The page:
So what about the law, vs 10-14? The trouble with law is that it is law – if you break a law and are found out, there will be nasty consequences. Don’t break the speed limit. That’s a good law. If you are caught speeding, you’ll pay for it. That’s the curse of the law. God’s law is good; if a person keeps all his commands, God will accept them. But if you break one of God’s laws, you are bound to be found out, and will have to pay for it, as Deuteronomy says. And human nature being what it is, we cannot rely on keeping the law to win acceptance from God. Do you feel you have to do such and such to keep on the right side of God? Or that you’re not a first class Christian because…? That you’ve got to try harder? Or even that you can live a good life without God’s help? That’s living under the law. But the prophet Habakkuk says, ‘the righteous will live by faith.’ Faith is the key, faith in Jesus Christ.
Why? What has Jesus done? The answer is in vs 13 & 14: Jesus has redeemed us from the curse of the law, by giving himself up for us to be crucified. Crucifixion was not only the worst death penalty the Romans could devise; to the Jew it meant that the criminal was also cut off from God, for the law said ‘Cursed is everyone who is hanged on a tree’, and a cross was an artificial tree. Jesus ‘became a curse for us’, took upon himself our curse, the penalty we all deserve for breaking God’s laws, as God promised in Isaiah: ‘Each of us has turned to our own way; and the Lord has laid on him the iniquity, the sin, of us all.’ ‘It is finished!’ Jesus shouted on the cross. ‘It’s all paid for! You are redeemed from the curse of the law! No-one can condemn you!’ And Jesus did it so that anyone, Jew or not, who puts their trust in him, might be given all the blessings God promised Abraham and his spiritual descendants. Especially, the promise of the Spirit, the holy Spirit of God who can now come to live in the hearts of his people. The Galatians had already experienced the Holy Spirit. Let’s look at that now, vs 2-5.
Paul asks a series of rhetorical questions – the answers are obvious. But notice this: Paul can only ask these questions because he knew that the Galatians had experienced the Holy Spirit when they first believed. The Holy Spirit was real to them, and played a vital role in their relationship with God from the first. They saw the Spirit working miracles among them – long before anyone came to them and told them they must become Jews. If God’s Spirit was in them, of course God had accepted them!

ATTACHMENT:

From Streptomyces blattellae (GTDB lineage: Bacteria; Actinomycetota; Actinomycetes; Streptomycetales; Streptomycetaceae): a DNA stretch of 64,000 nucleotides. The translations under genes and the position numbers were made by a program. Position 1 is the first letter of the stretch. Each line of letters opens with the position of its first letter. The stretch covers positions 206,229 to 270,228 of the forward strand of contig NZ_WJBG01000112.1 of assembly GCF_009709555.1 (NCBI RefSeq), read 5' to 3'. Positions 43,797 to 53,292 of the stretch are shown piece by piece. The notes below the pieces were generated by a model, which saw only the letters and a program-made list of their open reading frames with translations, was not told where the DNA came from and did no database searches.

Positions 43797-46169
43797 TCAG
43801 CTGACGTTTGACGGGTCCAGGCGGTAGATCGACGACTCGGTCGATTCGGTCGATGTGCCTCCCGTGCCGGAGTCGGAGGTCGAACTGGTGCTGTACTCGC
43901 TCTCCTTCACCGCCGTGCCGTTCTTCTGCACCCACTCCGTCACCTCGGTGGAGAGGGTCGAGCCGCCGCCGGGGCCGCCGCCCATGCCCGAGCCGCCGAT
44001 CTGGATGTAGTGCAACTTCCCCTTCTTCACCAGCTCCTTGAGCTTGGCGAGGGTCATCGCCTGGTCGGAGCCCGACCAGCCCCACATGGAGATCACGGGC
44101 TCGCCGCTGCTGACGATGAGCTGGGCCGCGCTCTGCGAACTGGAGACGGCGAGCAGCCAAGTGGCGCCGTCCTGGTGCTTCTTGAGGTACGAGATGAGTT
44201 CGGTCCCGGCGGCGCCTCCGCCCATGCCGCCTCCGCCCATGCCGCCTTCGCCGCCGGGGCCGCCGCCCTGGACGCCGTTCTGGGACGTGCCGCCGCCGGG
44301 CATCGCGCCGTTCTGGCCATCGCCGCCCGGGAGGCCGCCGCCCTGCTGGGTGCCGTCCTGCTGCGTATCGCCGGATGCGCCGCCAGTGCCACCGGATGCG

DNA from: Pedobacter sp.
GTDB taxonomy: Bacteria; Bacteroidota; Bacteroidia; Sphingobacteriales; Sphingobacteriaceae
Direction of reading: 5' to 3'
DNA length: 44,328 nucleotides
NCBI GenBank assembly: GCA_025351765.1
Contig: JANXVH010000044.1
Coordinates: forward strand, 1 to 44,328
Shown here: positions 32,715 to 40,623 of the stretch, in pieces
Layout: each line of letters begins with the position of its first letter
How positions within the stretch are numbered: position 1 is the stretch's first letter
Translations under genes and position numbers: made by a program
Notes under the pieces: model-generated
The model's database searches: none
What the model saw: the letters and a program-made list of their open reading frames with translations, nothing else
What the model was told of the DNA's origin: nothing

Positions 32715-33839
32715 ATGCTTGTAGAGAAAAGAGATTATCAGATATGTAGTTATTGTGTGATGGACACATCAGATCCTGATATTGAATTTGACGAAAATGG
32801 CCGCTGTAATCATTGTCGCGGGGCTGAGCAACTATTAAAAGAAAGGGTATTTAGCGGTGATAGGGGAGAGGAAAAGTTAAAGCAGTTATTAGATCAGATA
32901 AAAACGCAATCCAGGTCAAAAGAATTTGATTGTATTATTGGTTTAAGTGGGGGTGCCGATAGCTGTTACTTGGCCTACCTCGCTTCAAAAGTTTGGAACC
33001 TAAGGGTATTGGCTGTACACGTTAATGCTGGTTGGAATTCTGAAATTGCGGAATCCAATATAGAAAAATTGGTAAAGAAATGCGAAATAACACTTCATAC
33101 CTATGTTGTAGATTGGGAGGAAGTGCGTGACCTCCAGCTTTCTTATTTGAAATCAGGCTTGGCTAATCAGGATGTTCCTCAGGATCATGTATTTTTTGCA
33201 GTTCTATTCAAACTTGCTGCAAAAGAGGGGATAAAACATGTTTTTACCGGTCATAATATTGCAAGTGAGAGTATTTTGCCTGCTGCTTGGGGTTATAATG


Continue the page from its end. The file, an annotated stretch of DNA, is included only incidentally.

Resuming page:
What about us? Do we know that we have received the Holy Spirit? Miracles aren’t the only sign of his presence. There are lots of other manifestations of the Spirit, as we read in 1 Corinthians 12. But the main thing is that the Spirit is God himself living in us, revealing God to us, guiding us, empowering us, making Jesus real to us, above all giving us the sense that God is our Father and we are his dear children. Whenever we experience any of those things, that is an experience of the Holy Spirit.
How did the Galatians receive the Holy Spirit in the first place? Not by doing anything. They simply believed what they heard. What had they heard? A clear portrayal of Jesus Christ as crucified, v. 1. If you are not sure that you have received the Holy Spirit, listen with faith to the message of the cross. Jesus says to you: I have redeemed you, ransomed you! I love you, and paid the price, the terrible price, to set you free! I have freed you from the law and its condemnation for your failures, so that you are as free to live with God as I am! I have freed you from the power of the world, the flesh and the devil, so that you are free to live as a citizen of my kingdom! I have freed you from death itself, so that you can live with me in peace and joy for ever! You are now free to live with me as a beloved child of God, and to be about the Father’s business, today and always. My cross has set you free! I have paid the price in full, there’s nothing left for you to pay! Believe it! Trust me! Receive the Holy Spirit!